Reading & Literacy Report Roundup

Global Study Looks Beyond Test Scores

By Sarah D. Sparks — January 12, 2016 1 min read

While the United States’ lackluster performance on global tests is well known, it’s also worth looking at how the context of U.S. education compares with those of other industrialized nations.

A report from the National Center for Education Statistics compares U.S. education with that of other G-20 nations, including Argentina, Australia, Brazil, Canada, China, France, Germany, Indonesia, Italy, Japan, South Korea, Russia, and the United Kingdom. It finds that:

• U.S. students tend to start school later. As of 2011, 9 in 10 students in France, Germany, Italy, and the United Kingdom had entered formal education by ages 3 and 4. The U.S. enrollment rate for 3- to 4-year-olds was 64 percent, higher than only six G-20 countries.

• American students are lukewarm about reading. Only 33 percent of U.S. girls and 20 percent of boys reported enjoying reading. Only girls in Italy and Russia and boys in England, Italy, and Saudi Arabia had lower rates of reading enjoyment.

• U.S. teachers were far more likely to say that a reading specialist was always on hand to help students with difficulties.

• The United States was the only country in which a majority of 8th graders were taught by teachers who had received math training in the previous two years in content, pedagogy, assessment, or in integrating information technology into instruction. Sixty-eight percent of U.S. 4th grade teachers participated in professional development in math content, the highest in the study.

At $11,800 per K-12 student and $25,000 per college student, the United States spends more public and private dollars on education than other countries studied, including “core” spending, such as for teachers’ salaries, and ancillary spending on items like transportation or meals.

Related Tags:

A version of this article appeared in the January 13, 2016 edition of Education Week as Global Study Looks Beyond Test Scores

Events

This content is provided by our sponsor. It is not written by and does not necessarily reflect the views of Education Week's editorial staff.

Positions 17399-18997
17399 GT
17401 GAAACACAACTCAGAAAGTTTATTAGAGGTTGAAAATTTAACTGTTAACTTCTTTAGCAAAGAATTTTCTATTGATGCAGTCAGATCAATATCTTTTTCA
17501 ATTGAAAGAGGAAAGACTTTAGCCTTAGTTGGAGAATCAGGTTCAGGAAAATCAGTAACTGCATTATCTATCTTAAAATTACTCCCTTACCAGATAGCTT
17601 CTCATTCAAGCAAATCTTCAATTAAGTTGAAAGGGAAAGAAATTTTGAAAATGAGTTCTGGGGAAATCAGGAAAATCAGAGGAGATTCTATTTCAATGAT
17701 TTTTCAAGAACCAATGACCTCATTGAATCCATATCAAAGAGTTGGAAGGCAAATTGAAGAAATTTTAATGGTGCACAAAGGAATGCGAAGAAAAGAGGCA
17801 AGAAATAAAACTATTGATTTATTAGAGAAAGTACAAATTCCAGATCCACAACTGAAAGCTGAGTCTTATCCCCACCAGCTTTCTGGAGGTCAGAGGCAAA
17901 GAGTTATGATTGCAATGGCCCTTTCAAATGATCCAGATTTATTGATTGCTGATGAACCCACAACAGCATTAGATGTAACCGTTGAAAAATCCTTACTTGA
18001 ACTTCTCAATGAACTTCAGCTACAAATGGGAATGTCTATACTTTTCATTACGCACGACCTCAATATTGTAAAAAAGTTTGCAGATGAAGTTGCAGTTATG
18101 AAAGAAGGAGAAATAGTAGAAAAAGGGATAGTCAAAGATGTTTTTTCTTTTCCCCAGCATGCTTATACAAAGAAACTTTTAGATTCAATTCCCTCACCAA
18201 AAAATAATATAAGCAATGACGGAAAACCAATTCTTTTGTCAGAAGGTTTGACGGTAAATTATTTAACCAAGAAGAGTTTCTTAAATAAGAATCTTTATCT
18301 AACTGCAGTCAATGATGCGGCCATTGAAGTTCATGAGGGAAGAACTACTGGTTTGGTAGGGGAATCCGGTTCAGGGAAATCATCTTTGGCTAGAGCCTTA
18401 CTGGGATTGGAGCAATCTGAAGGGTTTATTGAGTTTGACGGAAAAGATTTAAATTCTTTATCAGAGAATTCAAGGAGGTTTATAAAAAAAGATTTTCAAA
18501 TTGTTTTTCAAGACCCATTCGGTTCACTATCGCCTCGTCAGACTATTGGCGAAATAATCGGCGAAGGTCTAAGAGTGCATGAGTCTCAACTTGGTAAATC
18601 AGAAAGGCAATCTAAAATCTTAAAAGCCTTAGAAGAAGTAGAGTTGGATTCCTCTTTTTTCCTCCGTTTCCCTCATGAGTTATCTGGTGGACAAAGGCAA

Sponsor
Equity & Diversity Webinar
Culturally Relevant Pedagogy to Advance Educational Equity
Schools are welcoming students back into buildings for full-time in-person instruction in a few short weeks and now is the perfect time to take a hard look at both our practices and systems to build
Content provided by PowerMyLearning
Classroom Technology Webinar Making Big Technology Decisions: Advice for District Leaders, Principals, and Teachers
Educators at all levels make decisions that can have a huge impact on students. That’s especially true when it comes to the use of technology, which was activated like never before to help students learn
Professional Development Webinar Expand Digital Learning by Expanding Teacher Training
This discussion will examine how things have changed and offer guidance on smart, cost-effective ways to expand digital learning efforts and train teachers to maximize the use of new technologies for learning.

EdWeek Top School Jobs

Teacher Jobs
Search over ten thousand teaching jobs nationwide — elementary, middle, high school and more.
View Jobs
Principal Jobs
Find hundreds of jobs for principals, assistant principals, and other school leadership roles.
View Jobs
Administrator Jobs
Over a thousand district-level jobs: superintendents, directors, more.
View Jobs
Support Staff Jobs
Search thousands of jobs, from paraprofessionals to counselors and more.
View Jobs

Read Next

Reading & Literacy Spotlight Spotlight on the Science of Reading 2021
In this Spotlight, review where the learning gaps are for those learning to read, determine if teachers are properly prepared and more.
Reading & Literacy What the Research Says Reading on Screen vs. Print: New Analysis Thickens the Plot on Promoting Comprehension
Electronic books could boost young children's comprehension more than print, but few enhance, rather than distract, new study finds
4 min read
Image of someone holding a tablet and a book.
Carolina Jaramillo/iStock/Getty
Reading & Literacy Letter to the Editor The Politics of Reading Is Failing Students
The National Reading Panel's guidance—not instruction—is to blame for students' low reading assessment scores, says a reading tutor.
1 min read
Reading & Literacy Opinion The Pandemic Will Worsen Our Reading Problem. Another Outcome Is Possible
Early learning lays the foundation for literacy. Here’s how to get young students back on track after a disrupted school year.
Emily Freitag
4 min read
Illustration of teachers helping students climb books.
Jess Suttner for Education Week